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|Died||827 (age 82)|
As with most monks of the Tang Dynasty, there are conflicting lines of evidence concerning Yaoshan's life. The earliest biographical information comes from Tang Shen, who wrote Yaoshan's epitaph in 834, seven years after his death. While he is traditionally regarded as a student of Shitou Xiqian, Tang Shen's inscription mentions that he stayed with Mazu Daoyi for nearly twenty years. It also mentions Shitou as his teacher, however. Some scholars consider the epitaph to be a later forgery, although many elements of it agree with other sources. A story dating to the middle of the eleventh century relates an encounter between Yaoshan and Shitou in which Yaoshan failed to awaken, but a later visit to Mazu results in his enlightenment. This is almost certainly a fanciful jibe at Shitou and praise for Mazu, however.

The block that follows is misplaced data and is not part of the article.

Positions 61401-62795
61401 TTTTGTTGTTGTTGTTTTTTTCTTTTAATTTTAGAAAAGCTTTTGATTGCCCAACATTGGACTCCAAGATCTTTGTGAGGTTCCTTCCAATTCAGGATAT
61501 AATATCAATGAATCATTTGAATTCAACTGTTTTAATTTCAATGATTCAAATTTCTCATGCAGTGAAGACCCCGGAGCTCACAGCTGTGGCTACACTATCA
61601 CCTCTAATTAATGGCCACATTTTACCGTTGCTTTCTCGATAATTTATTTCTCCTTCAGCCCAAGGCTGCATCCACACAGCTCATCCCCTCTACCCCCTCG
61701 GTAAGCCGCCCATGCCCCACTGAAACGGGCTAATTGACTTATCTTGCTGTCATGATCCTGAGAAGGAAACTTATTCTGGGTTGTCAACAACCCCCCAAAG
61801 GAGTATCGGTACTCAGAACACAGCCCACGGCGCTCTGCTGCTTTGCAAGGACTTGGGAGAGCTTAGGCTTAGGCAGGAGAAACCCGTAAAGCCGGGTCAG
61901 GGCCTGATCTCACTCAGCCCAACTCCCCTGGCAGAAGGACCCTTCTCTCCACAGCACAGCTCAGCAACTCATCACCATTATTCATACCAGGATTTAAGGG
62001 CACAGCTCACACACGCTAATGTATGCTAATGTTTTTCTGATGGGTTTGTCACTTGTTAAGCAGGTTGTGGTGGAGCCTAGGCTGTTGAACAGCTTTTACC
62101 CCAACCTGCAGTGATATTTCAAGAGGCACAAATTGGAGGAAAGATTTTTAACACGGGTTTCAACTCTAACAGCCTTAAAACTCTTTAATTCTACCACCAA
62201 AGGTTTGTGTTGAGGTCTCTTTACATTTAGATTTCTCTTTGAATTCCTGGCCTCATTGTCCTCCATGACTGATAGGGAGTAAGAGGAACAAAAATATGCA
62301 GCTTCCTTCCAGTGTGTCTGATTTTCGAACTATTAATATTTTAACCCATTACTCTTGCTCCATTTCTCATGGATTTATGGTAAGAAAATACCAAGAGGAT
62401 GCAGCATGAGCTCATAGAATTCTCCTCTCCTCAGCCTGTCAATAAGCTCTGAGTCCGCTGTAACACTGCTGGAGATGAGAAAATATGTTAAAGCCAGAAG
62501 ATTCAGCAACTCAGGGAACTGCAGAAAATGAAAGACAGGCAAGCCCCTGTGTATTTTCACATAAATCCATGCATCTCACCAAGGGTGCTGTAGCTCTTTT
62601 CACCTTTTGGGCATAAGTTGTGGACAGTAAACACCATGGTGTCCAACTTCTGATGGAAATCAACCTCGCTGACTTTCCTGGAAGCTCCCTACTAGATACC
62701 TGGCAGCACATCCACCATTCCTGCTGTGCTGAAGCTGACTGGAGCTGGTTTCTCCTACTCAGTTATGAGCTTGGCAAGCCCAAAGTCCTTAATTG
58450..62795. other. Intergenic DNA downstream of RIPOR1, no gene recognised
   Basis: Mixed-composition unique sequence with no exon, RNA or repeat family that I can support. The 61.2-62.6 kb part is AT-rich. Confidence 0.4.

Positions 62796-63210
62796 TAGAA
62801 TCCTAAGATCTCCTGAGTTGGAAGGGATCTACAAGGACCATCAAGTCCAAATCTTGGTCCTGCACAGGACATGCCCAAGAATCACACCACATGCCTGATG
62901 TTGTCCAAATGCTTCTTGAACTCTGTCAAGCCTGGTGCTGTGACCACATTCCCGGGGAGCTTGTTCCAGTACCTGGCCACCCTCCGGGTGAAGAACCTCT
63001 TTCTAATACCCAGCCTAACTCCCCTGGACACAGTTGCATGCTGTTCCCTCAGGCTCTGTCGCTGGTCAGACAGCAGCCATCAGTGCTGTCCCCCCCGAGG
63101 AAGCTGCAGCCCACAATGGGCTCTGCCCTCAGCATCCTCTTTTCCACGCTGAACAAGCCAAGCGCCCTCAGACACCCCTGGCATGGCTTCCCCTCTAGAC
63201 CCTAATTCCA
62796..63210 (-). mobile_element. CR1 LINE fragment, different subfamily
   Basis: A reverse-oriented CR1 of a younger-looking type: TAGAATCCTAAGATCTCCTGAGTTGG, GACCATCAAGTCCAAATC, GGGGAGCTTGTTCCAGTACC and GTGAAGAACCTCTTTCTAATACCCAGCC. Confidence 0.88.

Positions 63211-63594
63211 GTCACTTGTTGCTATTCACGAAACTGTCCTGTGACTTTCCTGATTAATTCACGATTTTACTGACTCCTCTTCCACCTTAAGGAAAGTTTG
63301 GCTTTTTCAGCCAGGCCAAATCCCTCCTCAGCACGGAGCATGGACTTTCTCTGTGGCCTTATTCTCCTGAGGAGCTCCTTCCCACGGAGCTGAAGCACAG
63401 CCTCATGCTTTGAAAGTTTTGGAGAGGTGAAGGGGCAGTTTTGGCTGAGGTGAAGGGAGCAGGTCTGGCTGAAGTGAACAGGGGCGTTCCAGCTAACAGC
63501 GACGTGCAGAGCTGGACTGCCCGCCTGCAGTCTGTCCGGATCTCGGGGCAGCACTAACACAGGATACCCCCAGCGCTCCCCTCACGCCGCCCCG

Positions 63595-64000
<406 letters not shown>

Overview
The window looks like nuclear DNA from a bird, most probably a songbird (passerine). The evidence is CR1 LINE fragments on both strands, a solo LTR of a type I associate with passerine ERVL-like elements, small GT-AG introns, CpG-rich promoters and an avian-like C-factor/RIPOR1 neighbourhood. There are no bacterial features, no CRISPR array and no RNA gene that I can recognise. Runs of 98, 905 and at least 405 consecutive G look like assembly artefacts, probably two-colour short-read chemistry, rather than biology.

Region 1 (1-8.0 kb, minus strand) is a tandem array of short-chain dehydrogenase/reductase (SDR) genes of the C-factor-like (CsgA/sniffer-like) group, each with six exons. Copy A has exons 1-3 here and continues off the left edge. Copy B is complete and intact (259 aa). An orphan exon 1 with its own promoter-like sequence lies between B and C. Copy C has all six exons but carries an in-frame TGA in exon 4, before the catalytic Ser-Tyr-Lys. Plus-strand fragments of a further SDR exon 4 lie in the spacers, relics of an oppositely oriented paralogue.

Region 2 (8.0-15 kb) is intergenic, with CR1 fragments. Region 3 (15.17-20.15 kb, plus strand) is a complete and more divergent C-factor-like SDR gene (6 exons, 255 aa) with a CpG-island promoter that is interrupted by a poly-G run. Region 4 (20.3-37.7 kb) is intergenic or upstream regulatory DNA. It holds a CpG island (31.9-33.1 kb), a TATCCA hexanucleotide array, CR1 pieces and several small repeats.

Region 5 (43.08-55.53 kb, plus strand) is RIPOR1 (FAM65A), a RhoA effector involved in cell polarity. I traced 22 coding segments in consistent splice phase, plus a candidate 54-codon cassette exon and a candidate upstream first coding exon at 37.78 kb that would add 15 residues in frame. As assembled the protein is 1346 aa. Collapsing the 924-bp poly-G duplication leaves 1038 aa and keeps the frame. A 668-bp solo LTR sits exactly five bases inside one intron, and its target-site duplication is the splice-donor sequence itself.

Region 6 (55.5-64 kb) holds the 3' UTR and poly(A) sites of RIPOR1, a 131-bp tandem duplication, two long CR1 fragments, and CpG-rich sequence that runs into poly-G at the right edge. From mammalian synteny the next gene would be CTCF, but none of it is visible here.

Once, when the Master was sitting, a monk asked him, "What are you thinking of, [sitting there] so fixedly?"
The master answered, "I'm thinking of not thinking (思量箇不思量底 sīliàng gè bùsīliàng [Japanese: fushiryō] dǐ).”
The monk asked, "How do you think of not thinking?"
The Master answered, "Nonthinking (非思量 fēi sīliàng [Japanese: hishiryō])."
According to Carl Bielefeldt, a religious studies professor at Stanford University, this passage encapsulates the essence of Dōgen's teaching on zazen. Because of this, it is referenced frequently in his works, such as in the Shōbōgenzō, Eihei Kōroku, and most prominently his early work the Fukan zazengi.
In another passage;
One day, as Yaoshan was sitting, Shitou asked him, “What are you doing here?”
Yaoshan said, “I’m not doing a thing.”
Shitou said, “Then you’re just sitting leisurely.”
Yaoshan said, “If I were sitting leisurely I’d be doing something.”
The epitaph records his teaching as thus:
“The numinous mind is pure by itself, but it is obscured by phenomenal appearances. If you can dismiss all phenomena, there will be no dual things.”
|Sōtō Zen patriarch||Succeeded by|